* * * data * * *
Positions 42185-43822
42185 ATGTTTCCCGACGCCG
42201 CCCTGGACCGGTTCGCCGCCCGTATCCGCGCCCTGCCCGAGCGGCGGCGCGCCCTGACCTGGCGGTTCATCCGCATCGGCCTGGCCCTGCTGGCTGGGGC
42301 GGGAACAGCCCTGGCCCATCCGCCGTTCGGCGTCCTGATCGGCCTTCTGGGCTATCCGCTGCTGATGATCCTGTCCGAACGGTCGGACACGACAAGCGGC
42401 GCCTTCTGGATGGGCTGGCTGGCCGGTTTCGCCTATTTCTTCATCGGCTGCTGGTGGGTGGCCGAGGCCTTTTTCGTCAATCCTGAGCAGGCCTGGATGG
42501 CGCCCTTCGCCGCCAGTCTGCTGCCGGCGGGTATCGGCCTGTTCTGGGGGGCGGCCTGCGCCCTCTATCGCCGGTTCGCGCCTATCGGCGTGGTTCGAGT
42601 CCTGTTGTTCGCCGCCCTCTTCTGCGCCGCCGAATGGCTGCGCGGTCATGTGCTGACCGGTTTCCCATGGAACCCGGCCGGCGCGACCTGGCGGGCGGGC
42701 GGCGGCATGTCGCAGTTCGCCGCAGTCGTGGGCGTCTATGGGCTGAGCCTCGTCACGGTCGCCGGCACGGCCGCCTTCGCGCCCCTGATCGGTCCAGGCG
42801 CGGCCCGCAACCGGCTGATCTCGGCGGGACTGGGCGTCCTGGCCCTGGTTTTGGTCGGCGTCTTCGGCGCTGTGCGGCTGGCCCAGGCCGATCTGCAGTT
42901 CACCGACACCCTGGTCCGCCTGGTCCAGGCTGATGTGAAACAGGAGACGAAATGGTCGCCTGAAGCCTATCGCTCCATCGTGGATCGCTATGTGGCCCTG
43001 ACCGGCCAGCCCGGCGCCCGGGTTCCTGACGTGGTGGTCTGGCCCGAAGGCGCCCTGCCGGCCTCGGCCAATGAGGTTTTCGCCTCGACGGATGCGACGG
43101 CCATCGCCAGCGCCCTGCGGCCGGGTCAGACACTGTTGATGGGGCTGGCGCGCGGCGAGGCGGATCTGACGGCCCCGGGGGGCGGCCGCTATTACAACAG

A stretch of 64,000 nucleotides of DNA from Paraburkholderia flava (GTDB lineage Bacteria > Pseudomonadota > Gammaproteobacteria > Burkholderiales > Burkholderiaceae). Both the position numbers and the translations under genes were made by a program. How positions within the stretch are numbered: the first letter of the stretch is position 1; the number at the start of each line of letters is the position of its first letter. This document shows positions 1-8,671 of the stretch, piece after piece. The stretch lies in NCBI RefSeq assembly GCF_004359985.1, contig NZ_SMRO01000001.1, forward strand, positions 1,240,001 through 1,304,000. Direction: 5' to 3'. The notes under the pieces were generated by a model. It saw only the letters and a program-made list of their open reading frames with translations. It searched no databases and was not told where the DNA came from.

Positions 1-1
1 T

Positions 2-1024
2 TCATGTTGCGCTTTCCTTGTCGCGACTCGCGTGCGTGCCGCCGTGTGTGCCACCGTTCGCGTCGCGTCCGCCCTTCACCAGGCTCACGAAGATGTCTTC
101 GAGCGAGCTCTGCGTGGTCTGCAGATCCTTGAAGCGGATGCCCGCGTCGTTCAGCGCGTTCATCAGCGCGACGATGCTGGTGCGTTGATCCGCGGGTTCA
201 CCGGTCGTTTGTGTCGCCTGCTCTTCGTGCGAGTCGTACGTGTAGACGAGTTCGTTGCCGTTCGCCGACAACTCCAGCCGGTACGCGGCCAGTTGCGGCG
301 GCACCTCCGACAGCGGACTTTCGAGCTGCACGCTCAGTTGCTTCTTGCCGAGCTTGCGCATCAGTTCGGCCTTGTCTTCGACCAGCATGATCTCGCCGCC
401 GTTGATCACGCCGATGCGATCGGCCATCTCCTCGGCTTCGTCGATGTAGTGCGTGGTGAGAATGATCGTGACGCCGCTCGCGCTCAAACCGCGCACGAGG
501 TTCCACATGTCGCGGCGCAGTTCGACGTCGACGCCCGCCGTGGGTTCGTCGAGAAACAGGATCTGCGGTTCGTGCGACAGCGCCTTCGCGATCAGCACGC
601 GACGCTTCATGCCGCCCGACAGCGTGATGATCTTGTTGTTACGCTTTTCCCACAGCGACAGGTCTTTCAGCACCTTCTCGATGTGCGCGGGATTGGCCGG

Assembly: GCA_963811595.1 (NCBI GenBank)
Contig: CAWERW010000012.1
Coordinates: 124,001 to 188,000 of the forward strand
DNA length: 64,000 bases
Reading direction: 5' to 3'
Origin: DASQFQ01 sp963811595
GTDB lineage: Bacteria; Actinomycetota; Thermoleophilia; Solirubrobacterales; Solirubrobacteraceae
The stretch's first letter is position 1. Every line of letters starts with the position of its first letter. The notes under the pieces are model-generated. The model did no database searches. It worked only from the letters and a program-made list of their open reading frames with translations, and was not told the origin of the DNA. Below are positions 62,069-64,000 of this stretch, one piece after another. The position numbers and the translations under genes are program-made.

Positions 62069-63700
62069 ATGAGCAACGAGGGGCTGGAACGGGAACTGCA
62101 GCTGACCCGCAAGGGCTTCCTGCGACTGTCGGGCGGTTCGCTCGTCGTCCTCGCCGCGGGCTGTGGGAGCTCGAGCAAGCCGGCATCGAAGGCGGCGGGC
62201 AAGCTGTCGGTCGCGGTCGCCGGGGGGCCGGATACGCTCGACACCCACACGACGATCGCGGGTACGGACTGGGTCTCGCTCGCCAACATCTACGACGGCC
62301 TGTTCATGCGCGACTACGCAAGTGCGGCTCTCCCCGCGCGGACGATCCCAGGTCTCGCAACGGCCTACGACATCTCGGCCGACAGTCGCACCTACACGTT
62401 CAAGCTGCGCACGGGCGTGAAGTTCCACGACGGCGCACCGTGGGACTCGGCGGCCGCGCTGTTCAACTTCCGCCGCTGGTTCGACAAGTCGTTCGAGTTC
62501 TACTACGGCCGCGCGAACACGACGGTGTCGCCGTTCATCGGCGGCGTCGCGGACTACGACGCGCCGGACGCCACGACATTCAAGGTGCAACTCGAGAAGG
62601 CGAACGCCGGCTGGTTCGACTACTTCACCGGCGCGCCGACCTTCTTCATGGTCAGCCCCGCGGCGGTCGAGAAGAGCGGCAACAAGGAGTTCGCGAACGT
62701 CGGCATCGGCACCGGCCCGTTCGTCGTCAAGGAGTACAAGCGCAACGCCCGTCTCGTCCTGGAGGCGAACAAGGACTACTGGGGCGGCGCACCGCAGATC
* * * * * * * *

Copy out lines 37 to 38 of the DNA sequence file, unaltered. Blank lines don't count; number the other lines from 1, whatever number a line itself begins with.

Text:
62401 CAAGCTGCGCACGGGCGTGAAGTTCCACGACGGCGCACCGTGGGACTCGGCGGCCGCGCTGTTCAACTTCCGCCGCTGGTTCGACAAGTCGTTCGAGTTC
62501 TACTACGGCCGCGCGAACACGACGGTGTCGCCGTTCATCGGCGGCGTCGCGGACTACGACGCGCCGGACGCCACGACATTCAAGGTGCAACTCGAGAAGG